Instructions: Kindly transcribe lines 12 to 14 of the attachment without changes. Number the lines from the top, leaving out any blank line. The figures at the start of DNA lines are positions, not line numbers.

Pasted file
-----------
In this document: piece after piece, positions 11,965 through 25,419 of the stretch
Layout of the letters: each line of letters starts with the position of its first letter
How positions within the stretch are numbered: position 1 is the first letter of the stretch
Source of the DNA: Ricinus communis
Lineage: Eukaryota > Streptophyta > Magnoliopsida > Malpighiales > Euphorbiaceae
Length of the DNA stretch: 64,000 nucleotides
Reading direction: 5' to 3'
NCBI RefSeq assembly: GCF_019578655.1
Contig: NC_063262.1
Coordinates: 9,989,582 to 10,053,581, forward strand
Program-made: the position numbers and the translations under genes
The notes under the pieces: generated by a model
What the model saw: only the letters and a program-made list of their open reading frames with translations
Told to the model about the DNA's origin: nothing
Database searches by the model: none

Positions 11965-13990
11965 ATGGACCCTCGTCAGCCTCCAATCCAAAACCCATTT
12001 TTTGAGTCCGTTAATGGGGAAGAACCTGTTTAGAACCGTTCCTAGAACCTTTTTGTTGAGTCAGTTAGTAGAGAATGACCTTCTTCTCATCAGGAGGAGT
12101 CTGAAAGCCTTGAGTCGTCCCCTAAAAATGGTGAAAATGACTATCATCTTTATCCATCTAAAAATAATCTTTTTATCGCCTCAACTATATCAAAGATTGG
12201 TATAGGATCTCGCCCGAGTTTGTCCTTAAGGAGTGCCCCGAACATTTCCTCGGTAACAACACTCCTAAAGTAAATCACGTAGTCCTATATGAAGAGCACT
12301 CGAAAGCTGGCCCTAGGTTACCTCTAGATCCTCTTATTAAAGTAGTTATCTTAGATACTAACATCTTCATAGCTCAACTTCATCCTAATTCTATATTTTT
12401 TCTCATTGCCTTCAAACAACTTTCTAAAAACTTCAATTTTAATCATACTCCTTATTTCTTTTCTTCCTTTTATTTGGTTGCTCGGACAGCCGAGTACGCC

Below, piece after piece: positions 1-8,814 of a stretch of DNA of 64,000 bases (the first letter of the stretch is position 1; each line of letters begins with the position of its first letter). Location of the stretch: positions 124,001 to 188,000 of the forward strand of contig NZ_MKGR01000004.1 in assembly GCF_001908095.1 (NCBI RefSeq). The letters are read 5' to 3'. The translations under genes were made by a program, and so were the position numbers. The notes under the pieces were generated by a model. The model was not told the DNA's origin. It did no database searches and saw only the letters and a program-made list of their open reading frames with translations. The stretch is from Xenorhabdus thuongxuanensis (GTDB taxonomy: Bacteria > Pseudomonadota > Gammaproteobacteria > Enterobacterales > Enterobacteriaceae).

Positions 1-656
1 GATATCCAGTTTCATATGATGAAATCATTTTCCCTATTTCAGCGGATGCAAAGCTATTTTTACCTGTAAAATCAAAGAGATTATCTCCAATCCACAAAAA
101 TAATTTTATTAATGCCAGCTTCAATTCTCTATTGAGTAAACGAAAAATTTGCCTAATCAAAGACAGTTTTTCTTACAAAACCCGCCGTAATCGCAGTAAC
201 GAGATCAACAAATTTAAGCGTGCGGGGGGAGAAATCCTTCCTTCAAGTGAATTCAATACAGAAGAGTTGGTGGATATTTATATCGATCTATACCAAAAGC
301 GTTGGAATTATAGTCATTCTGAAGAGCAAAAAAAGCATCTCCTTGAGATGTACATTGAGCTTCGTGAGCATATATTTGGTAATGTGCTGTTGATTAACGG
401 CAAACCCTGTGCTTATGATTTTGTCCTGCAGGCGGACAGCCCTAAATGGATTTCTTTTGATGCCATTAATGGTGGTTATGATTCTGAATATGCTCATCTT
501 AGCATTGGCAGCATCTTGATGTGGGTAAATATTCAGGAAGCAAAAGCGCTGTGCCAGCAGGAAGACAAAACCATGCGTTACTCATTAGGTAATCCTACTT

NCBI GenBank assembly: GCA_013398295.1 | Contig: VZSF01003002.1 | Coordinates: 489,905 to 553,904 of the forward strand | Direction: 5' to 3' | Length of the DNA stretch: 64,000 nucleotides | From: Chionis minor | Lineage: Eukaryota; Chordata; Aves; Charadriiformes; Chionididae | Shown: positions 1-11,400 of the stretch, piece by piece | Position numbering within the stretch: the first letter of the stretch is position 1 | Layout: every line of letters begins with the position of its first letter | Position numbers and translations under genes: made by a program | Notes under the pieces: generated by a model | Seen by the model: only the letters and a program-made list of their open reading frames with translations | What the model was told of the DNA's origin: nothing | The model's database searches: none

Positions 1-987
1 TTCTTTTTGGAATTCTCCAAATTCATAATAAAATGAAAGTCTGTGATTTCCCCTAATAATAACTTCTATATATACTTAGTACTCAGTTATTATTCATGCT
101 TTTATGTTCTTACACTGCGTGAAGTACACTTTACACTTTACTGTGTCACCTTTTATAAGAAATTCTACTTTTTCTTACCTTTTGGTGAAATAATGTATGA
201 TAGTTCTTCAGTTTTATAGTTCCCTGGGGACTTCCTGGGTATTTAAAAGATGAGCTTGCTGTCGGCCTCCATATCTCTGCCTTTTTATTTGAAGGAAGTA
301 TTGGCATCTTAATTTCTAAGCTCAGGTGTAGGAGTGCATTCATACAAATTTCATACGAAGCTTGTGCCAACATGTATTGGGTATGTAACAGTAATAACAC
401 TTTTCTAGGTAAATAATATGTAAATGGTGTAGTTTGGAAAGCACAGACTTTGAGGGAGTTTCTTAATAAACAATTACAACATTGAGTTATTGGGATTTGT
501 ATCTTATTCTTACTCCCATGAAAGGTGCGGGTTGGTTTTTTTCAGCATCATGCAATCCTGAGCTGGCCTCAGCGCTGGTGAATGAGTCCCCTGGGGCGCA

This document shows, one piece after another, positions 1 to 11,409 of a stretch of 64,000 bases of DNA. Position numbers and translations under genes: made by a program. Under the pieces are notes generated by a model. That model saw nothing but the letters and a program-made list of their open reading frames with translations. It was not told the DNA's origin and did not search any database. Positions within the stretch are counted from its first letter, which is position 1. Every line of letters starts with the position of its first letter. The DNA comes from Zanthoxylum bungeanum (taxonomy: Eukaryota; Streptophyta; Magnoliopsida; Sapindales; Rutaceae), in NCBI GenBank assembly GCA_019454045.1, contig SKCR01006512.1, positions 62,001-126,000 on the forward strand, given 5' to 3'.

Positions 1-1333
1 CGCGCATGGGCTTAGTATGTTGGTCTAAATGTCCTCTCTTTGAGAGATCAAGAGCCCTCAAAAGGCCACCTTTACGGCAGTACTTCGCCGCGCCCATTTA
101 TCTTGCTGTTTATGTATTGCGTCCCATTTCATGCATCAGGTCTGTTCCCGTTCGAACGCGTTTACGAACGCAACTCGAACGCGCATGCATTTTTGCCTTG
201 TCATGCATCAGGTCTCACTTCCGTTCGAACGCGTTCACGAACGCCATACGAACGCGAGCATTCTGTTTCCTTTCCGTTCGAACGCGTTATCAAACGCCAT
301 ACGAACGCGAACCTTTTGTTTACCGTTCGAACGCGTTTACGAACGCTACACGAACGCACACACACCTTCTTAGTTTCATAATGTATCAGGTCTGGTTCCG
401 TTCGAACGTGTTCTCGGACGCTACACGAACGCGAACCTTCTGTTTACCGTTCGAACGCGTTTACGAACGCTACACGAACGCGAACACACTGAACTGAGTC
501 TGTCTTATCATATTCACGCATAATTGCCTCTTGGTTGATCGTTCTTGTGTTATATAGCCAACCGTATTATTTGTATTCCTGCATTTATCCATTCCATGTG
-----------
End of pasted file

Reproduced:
The notes under the pieces: generated by a model
What the model saw: only the letters and a program-made list of their open reading frames with translations
Told to the model about the DNA's origin: nothing